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Rum Reviews

Port Mourant PM 1974, Full Proof Old Demerara Rum, Velier, 34 Year Old, 54.5% ABV

  

@velierspa has always been synonymous with impressive Demerara rums, especially during its golden age between the mid-2000s and the early-2010s. And among this lineup was a series of three Port Mourant rums from the 1972, 74, and 75 vintages, all of which were released in 2008. Word was that the late Dr Yesu Persaud, who was then chairman of Demerara Distillers, had convinced Luca to procure some of these casks which had been sold and resting in warehouses across Europe. This then explains the reason why the three vintages, as stated on their labels, were said to be continentally aged, as opposed to most of the Demeraras in Velier’s lineup then which were tropically aged in Guyana.

I was fortunate to have gotten a sample of the 1974 vintage (thanks to @tydryan) - a blend of two casks, distilled on 18 Sep 74 at the Uitvlugt distillery on the Port Mourant double wooden vat still bearing the PM marque. It was then aged for 33 years and bottled in March 2008 at 54.5% abv with an outturn of 364 bottles.

I was rather surprised with the nose of this 74 PM. It came across strangely fresh, bright, lots of leather, varnish, cantaloupe, ripe mangoes, and an almost grassy-like note that threw the balance off ever so slightly. And beneath that came the more characteristically Demerara notes of caramel, prunes, raisins, as well as some of those musty and deep oak flavours that revealed its 33 years of aging.

The palate was nice, oily and thick in texture, and sat perfectly balanced when tasted. Not often do you get a cask strength rum of this age that rests so nicely, so well that you don’t realise that it’s 54.5% abv. It started off as a mix of savoury and sweet notes, those leather, prunes, caramel and glutinous rice. A little tarry as it transitioned to the end, but in the finish came these lovely notes of raisins, and peculiarly Japanese grape gummies. It was a slight drying and those oak tannins were also present which once again tells of its provenance. A drop of water softened it further, bringing out some slightly sweeter elements of the rum, vanilla, a bit of anise, and some balsamic notes that previously weren’t there.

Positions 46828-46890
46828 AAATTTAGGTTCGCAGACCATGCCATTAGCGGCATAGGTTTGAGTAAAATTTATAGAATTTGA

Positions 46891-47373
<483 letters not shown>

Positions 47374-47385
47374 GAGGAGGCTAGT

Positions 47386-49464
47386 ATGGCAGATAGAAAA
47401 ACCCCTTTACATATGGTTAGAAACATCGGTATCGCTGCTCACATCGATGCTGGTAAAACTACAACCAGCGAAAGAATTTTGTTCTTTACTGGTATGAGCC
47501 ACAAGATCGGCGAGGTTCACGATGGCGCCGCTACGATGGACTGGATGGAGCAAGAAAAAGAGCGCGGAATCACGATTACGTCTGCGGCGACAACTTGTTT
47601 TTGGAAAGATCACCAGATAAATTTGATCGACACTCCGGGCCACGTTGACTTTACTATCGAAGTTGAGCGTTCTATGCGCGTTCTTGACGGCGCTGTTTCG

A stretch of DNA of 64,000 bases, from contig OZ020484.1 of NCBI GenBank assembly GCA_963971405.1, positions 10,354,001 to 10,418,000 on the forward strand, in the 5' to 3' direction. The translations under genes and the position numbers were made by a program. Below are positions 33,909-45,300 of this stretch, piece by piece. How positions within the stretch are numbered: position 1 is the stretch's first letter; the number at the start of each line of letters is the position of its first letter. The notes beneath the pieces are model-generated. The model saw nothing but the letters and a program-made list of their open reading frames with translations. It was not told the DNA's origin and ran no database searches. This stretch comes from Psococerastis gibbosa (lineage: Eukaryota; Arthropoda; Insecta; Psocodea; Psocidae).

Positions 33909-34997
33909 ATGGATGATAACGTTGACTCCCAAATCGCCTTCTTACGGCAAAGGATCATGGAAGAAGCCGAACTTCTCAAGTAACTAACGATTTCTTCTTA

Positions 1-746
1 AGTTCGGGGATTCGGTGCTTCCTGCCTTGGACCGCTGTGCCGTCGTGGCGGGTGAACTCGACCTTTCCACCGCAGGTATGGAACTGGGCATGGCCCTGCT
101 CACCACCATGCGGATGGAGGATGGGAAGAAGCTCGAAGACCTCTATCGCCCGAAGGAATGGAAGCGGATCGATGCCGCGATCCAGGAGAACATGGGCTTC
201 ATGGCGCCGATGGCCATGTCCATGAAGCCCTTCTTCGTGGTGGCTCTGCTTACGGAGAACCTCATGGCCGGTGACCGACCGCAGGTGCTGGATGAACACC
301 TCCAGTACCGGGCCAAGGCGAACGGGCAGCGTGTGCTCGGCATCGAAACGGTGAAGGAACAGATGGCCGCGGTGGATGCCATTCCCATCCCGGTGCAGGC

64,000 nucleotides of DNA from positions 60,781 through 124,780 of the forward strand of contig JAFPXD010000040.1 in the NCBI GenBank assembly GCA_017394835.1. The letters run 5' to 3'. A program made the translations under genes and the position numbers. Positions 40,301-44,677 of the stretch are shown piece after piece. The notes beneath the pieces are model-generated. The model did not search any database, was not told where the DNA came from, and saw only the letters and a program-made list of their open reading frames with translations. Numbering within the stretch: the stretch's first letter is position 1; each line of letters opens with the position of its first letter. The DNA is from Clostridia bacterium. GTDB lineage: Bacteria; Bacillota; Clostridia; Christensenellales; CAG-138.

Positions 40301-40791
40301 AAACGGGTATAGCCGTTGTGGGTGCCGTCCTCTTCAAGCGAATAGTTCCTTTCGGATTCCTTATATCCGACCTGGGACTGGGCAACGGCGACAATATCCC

In my opinion, the 74 PM was exquisite, so wonderfully complex, rich, robust, something thats been lost inmodern continentally aged demeraras. And it’s just such a pity they aren’t very much like this anymore, although some do come close; the Wild Parrot Enmore 1994 bottled for La Maison Du Whisky, the Nobilis Diamond REV 2006 and the S.B.S Skeldon SWR 1997 immediately come to mind. The 74 PM then is rum to treasure and savour, because once these are gone, it’s not going to be easy to find rums like these ever again.

 

Image Courtesy of @weixiang_liu

  

Your occasional rum addict!

@weixiang_liu